People have been bugging me to put my book on kindle, I don't see it as a winner for me. Am I wrong??

You might be.

While I wouldn't really want the Kindle itself, I am dreaming of an Android-based Google tablet that runs the Kindle software. And then I'd buy lots of e-books.

See, I don't like the iPad as I find the mobile phone attitude towards applications too restructive (I want to run whatever software I want) and Apple's licensing too dangerous (I want to write .NET apps for my tablet).


on Apr 22, 2010

Well, since this old thread has been resurrected, I've examined the Kindle and the Sony Reader. I bought the Sony. I use it daily as both an ebook reader and a notepad (the Touch edition allows one to write or type notes on the screen).

I have no interest in the iPad at all. I am looking forward to the release of the HP Slate later this year.

on Apr 22, 2010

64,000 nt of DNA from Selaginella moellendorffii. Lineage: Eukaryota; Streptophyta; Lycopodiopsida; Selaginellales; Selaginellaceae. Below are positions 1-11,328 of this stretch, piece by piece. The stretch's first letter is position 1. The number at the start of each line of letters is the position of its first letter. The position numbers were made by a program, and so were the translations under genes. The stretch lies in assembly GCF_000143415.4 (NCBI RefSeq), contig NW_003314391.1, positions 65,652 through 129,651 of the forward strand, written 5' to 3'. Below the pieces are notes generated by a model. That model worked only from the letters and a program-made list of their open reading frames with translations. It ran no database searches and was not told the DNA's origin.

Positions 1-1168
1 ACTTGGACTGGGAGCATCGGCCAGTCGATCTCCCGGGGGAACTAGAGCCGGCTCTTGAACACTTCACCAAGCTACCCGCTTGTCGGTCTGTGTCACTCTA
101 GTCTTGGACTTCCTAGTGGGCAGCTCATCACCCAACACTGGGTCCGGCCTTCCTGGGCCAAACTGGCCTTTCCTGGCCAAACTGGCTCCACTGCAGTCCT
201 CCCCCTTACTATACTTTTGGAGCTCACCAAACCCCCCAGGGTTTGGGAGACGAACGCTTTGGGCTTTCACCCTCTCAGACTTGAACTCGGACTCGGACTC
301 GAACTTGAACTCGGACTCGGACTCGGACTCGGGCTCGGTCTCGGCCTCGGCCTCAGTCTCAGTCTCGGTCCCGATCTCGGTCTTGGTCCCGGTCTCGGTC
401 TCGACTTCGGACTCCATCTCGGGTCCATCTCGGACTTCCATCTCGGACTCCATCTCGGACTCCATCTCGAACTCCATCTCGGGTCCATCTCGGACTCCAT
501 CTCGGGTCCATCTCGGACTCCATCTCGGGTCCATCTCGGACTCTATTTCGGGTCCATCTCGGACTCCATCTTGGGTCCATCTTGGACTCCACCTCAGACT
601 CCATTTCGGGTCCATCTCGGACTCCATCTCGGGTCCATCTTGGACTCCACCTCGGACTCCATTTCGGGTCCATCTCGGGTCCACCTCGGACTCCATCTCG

You might be.

While I wouldn't really want the Kindle itself

That is my feeling as well. Why put something on a device that is not all that great

on Apr 22, 2010

That is my feeling as well. Why put something on a device that is not all that great

My point is that Draginol will ultimately be right. The Kindle format will succeed but the device won't.

The iPad has proven that people want a multi-purpose tablet device. An eBook reader is not a device, it's an application for a multi-purpose device.


on Nov 23, 2012

As for me I read on my IPAD using the kindle APP and I LOVE it, and will never go back to purchasing a physical copy ever again.

The main reason that I prefer Ebooks over a physical copy, is that I can download a copy of the book I purchased to multiple devices and at any time.

Meaning I can have a copy of a book on my IPAD, on my phone, and I can even read it from any computer with an internet connection. Now unfortunately what I cant do is loan the book to a friend, but what do I care I have lost too many books by loaning them to friends, which were never returned.

on Nov 23, 2012

Thanks for the necro, interesting thread to go back and read.

I myself ended up going down both paths. Tablet (so far only iPad2) and eReader (upgraded this twice so far kindle2-->kindle touch3G-->kindle paperwhite3g) have both had their ups and downs, but to own one certainly is not prohibitive in this day and age where both are so readily available so relatively cheap.